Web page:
We have to migrate a System with our software from a Windows Server 2003 to a Windows Server 2012 R2. At this project we just changed the server hardware (to a HP ProLiant Server), the OS and the ISDN card with the CAPI driver. On this server there is a C++ application which filters a 30 byte character string out of the ISDN D-Channel and send it over a TCP socket (localhost, port 30000) to a JAVA application. The message comes every 30 seconds and has always the same format.
The problem is: Every 6 minutes the TCP socket is getting deleted/cleared/doesn't work. Both applications log the broken communication in their log files, build and open the socket again and the game goes on without any problems for another 6 minutes.
At the old system, this software works for years without any problems on Windows Server 2003 on 9 sites.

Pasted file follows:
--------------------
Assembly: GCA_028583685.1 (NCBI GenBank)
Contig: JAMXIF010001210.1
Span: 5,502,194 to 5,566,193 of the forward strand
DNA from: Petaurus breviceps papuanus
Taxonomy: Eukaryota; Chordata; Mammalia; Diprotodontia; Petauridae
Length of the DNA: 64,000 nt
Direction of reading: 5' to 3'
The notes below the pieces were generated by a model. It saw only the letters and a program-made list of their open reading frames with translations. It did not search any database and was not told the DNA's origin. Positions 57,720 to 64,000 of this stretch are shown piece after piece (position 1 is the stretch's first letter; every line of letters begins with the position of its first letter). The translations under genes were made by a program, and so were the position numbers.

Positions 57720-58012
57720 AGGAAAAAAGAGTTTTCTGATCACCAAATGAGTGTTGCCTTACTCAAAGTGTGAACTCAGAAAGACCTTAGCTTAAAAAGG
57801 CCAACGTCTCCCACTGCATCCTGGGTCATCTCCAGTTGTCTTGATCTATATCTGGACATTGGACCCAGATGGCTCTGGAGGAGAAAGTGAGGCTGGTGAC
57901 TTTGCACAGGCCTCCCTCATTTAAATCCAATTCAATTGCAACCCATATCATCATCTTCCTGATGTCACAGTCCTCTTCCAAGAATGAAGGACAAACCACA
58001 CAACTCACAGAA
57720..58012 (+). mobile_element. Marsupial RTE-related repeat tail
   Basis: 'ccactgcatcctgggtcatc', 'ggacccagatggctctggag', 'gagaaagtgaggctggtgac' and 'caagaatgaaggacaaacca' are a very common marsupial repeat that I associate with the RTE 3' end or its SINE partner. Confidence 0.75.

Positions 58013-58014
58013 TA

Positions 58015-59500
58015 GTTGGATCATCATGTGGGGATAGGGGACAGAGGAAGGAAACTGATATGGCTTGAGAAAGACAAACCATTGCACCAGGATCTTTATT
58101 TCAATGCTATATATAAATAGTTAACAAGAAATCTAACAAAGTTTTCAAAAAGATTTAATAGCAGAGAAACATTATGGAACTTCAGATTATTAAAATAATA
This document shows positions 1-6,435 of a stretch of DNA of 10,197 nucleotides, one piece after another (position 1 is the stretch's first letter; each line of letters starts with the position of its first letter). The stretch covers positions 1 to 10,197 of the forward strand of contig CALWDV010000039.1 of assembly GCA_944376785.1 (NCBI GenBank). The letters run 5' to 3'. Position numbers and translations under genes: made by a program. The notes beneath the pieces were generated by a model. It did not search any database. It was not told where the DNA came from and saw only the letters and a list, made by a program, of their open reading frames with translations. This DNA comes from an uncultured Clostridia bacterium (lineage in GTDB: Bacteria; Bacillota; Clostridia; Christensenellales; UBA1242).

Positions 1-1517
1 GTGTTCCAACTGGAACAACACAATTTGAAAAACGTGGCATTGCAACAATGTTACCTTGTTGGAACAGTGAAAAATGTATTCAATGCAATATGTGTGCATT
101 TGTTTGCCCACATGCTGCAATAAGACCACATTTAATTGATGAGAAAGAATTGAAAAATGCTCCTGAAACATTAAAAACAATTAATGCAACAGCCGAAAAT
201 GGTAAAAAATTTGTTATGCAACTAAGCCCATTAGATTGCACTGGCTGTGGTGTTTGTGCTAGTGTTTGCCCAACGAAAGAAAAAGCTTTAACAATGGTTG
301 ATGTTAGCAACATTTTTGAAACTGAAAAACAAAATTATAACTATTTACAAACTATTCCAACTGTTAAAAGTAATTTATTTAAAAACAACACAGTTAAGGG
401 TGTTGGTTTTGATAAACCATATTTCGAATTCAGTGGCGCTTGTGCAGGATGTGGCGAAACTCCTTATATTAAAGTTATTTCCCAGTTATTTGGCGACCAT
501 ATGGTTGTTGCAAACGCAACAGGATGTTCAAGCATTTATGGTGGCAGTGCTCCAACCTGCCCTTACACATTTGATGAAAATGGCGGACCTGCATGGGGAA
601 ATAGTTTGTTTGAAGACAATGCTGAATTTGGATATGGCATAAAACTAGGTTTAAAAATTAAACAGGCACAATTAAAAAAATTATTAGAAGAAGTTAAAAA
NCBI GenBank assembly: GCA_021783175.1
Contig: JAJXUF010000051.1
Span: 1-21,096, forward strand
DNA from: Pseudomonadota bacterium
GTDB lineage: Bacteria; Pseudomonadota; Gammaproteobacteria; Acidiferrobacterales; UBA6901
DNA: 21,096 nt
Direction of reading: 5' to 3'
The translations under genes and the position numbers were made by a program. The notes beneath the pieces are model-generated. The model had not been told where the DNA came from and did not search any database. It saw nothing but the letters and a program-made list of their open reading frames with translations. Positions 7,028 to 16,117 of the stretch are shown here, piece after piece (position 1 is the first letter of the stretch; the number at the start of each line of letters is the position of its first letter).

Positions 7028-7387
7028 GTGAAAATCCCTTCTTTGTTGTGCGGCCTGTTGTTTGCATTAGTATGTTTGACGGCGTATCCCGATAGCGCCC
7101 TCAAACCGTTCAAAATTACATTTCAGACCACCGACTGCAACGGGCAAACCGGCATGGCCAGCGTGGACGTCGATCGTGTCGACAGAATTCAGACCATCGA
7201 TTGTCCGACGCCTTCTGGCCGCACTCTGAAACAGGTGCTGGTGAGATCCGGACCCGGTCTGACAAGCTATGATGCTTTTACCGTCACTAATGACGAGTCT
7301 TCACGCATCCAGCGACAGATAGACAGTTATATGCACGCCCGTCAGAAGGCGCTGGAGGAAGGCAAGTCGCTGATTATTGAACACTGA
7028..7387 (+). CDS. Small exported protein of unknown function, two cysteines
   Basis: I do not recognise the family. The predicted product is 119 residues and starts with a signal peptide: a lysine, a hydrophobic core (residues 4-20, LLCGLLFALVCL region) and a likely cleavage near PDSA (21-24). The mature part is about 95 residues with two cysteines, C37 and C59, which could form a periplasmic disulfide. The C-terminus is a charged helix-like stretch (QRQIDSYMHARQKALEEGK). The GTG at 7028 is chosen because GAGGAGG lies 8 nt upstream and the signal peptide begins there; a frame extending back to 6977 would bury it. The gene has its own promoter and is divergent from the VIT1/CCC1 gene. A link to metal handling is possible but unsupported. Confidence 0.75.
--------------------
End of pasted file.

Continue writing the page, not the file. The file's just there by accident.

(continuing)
What we've already done without any positive effect:
- deactivate the firewall completely
- change the port to different ones (30001, 30500, 16000, 997)
- use the own IP (10.16.58.30) instead on localhost
- put several timeouts to the TCP Parameters at the registry (e.g. KeepAliveTime)
- update JAVA to the last version
- install all recommended updates for Windows Server 2012 R2
- strip both applications down to just the socket to ensure that the software itself hasn’t any problem
- using a standard message ('1234567891234567890') instead of the incoming ISDN message to exclude malfunction from strange input data
- checking the message length to exclude a length of 0
- checking all buffers on both sides to exclude buffer overflow
- checking if any other software on the server is using 'our' port
The problem doesn't appear, if we're sending the messages from outside manual or in different message cycles with a bash script to the server port of the JAVA app.
We are now thinking that this can only be some kind of checking mechanism of the operating system that forces our socket to stop communication. Any suggestions, what that could be?